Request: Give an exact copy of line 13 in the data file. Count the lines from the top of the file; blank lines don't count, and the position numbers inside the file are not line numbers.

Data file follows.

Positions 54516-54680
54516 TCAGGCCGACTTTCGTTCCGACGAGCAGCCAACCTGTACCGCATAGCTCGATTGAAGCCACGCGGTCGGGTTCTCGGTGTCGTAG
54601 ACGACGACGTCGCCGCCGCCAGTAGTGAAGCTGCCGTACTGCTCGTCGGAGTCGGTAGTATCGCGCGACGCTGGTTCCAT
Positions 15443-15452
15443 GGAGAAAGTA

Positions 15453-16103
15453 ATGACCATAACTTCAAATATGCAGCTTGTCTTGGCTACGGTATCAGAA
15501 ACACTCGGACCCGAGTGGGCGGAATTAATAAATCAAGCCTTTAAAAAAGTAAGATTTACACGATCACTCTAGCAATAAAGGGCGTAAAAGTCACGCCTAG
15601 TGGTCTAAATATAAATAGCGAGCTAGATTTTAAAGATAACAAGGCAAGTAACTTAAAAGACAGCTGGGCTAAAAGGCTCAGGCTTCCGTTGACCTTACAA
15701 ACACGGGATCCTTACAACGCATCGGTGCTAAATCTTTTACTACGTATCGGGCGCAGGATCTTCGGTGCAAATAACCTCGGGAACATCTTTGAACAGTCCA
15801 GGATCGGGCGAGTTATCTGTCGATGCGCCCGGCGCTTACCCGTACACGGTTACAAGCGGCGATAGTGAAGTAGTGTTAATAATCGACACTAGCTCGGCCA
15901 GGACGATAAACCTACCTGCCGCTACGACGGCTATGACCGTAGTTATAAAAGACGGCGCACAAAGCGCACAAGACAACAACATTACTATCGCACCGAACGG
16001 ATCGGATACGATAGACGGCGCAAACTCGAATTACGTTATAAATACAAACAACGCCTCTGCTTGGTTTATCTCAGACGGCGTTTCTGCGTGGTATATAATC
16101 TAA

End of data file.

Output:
16001 ATCGGATACGATAGACGGCGCAAACTCGAATTACGTTATAAATACAAACAACGCCTCTGCTTGGTTTATCTCAGACGGCGTTTCTGCGTGGTATATAATC